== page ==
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Quality seed for a good harvest

Seed choice and accessibility support the Sustainable Development Goals

19th June 2019
Supporter

Quality seed for a good harvest

Seed choice and accessibility support the Sustainable Development Goals

By Michael Keller
Secretary General, International Seed Federation

More than a year ago, my organisation – the International Seed Federation (ISF) – participated in a global forum on plants, genetic resources, food and agriculture in Kigali. It was an urgently needed debate, bringing essential contributions from plant breeders, policymakers and seed companies. But it was the voice of the farmers that stayed with me the most, and further cemented my views on ISF’s strategy and ultimate goal: a world where the best quality seed is accessible to all.

Seed is the most critical input for a good harvest and the first decision that farmers make when growing crops. But – at a forum side event – a Rwandan farmer, Joseph Gafaranga, explained the immense difficulties faced by smallholders in accessing quality seed. In Rwanda, where 75 per cent of the population relies on farming for a living, only 10 per cent have access to quality seed suitable for local conditions. In many other developing countries, the situation is even bleaker.

Given the urgency of sustainably producing enough food for a rapidly growing world population, the failure to get improved seed to more farmers is a gap we simply cannot afford.

A gap we cannot afford
Within the next 30 years, the world must produce 60 per cent more food, even as climate change threatens any progress. How can we do it if a vast number of the world’s farmers are limited in their choice of seed, and excluded from the benefits and advances the developed world has enjoyed for decades?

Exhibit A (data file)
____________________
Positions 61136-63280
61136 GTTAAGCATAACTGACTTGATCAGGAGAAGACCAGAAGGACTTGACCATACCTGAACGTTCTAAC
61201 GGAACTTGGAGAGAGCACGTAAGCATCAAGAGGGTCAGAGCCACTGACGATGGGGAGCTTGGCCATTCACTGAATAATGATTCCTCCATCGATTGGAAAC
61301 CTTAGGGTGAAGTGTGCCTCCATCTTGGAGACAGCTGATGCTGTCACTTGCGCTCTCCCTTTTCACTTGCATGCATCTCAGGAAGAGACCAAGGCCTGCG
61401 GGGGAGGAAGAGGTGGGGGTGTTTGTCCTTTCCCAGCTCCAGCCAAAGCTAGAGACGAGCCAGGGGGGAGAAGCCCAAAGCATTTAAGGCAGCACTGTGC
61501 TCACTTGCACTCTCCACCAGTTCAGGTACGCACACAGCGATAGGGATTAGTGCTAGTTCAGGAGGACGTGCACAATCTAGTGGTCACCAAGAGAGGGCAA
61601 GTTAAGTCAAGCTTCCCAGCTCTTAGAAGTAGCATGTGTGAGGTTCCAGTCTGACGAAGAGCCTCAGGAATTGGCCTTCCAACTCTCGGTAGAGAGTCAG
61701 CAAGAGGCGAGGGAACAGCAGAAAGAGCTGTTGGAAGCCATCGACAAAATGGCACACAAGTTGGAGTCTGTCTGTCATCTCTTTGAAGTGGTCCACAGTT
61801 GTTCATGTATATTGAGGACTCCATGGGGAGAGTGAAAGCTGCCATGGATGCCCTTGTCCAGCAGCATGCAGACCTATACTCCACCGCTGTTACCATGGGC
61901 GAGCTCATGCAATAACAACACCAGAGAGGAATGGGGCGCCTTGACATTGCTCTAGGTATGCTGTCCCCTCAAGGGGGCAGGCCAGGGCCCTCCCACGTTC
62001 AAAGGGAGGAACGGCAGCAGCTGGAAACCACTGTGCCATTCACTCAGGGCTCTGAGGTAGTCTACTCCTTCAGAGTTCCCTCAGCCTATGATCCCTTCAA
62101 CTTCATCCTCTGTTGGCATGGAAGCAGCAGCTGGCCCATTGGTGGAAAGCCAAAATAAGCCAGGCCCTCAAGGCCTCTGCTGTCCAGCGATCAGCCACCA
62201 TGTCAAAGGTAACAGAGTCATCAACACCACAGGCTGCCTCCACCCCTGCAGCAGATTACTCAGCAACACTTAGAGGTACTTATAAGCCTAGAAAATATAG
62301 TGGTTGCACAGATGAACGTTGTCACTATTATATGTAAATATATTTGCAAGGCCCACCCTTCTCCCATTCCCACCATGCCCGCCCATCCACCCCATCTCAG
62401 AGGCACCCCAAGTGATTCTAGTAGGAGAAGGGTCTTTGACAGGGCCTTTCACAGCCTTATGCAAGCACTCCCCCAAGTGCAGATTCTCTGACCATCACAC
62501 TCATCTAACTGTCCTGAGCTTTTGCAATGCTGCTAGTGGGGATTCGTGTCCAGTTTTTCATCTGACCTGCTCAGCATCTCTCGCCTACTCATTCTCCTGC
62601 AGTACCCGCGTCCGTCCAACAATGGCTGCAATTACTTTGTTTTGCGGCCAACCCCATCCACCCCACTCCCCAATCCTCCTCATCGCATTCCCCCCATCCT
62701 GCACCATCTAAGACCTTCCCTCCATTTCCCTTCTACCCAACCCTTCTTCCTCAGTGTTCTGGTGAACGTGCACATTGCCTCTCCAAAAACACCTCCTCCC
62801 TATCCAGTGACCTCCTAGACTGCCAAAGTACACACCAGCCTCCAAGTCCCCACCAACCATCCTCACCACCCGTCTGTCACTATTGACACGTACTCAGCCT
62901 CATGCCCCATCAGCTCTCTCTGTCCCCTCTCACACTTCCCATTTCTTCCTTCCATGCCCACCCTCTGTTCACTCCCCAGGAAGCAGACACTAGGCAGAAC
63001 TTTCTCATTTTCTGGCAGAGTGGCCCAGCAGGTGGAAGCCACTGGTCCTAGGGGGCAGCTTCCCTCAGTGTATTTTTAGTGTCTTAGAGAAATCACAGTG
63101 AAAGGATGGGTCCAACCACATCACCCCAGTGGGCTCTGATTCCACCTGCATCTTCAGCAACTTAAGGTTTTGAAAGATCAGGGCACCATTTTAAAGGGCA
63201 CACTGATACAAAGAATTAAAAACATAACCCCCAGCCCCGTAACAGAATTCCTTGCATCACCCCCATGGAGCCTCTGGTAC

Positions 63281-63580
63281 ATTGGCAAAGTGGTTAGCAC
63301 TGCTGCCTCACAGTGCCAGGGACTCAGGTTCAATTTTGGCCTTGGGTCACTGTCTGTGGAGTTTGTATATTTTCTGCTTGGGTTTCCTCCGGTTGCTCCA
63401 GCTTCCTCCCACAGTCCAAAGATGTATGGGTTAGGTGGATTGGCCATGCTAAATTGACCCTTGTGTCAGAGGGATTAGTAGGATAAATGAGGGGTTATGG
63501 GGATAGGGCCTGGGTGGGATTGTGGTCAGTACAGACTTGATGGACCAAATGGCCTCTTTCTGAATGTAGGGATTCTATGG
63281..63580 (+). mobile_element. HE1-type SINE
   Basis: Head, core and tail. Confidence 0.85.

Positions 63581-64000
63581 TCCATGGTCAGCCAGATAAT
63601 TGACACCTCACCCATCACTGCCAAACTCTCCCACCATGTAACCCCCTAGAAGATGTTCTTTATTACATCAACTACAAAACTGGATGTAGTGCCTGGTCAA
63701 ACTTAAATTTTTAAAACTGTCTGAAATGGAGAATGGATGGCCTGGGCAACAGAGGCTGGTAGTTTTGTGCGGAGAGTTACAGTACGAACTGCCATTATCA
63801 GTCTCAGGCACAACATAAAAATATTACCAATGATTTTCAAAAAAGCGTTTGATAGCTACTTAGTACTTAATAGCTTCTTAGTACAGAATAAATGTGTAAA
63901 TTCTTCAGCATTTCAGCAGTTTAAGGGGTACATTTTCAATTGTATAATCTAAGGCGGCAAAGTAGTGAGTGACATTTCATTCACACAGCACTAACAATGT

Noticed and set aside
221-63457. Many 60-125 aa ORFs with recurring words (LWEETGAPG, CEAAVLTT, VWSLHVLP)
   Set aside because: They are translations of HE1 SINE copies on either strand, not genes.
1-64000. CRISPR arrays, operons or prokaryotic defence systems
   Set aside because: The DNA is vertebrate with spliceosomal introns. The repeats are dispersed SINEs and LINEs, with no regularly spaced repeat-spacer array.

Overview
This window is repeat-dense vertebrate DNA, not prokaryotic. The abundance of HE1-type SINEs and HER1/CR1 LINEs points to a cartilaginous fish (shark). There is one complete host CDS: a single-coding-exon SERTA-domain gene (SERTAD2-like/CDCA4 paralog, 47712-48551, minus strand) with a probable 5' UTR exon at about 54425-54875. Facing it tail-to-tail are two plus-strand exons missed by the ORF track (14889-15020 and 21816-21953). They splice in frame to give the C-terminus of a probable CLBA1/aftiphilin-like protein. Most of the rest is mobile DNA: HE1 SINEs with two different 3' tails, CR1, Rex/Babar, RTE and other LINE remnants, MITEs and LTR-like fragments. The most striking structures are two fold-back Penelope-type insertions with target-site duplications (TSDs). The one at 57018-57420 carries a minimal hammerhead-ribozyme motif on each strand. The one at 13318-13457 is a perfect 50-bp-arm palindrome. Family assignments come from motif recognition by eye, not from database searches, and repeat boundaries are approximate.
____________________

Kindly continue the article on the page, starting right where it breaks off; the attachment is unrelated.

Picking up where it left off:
In the European Union, improved varieties boosted crop productivity for nine core arable crops by an average 20 per cent in 15 years, helping to deliver food to the equivalent of an additional 100 million people.

The social, environmental and economic benefits could be even larger in low-income countries. In Africa and Asia, 80 per cent of food is produced by smallholders for whom access to better, more resilient seed could be transformative.

So what are the obstacles? In many low-income countries, farmers have to deal with poor infrastructure, transport and lack of finance. In addition, their choice and access to improved varieties is compromised by a lack of adequate policies and regulations. This weakens smallholder farmers’ access to the seed most suited to their local systems, conditions and needs.

Eradicating hunger
Implementation of transparent and predictable regulation could contribute to unlocking food production and to the eradication of hunger and poverty in line with the Sustainable Development Goals. To create the right framework, public and private sectors must listen more to each other and find common ground at both the national and international levels. This is necessary in order to cross the bridges that none of us can cross alone.

Some public-private collaborations have already delivered impressive results. Seed companies have collaborated with the International Rice Research Institute (IRRI) to produce rice varieties for Asian markets that yield more grain while also withstanding pests and disease, plus drought, floods and the other harmful effects of climate change.

Elsewhere in the world, partnerships between research institutes and private companies led to the establishment of gene banks that will safeguard genetic resources, providing scientists with wider access to germplasm, which in turn help them to develop climate-resilient crops.

Given the urgency of getting improved varieties to farmers who need it the most, collaboration at the local and global level cannot come soon enough.

UNA-UK thanks the International Seed Federation for its generous support for this publication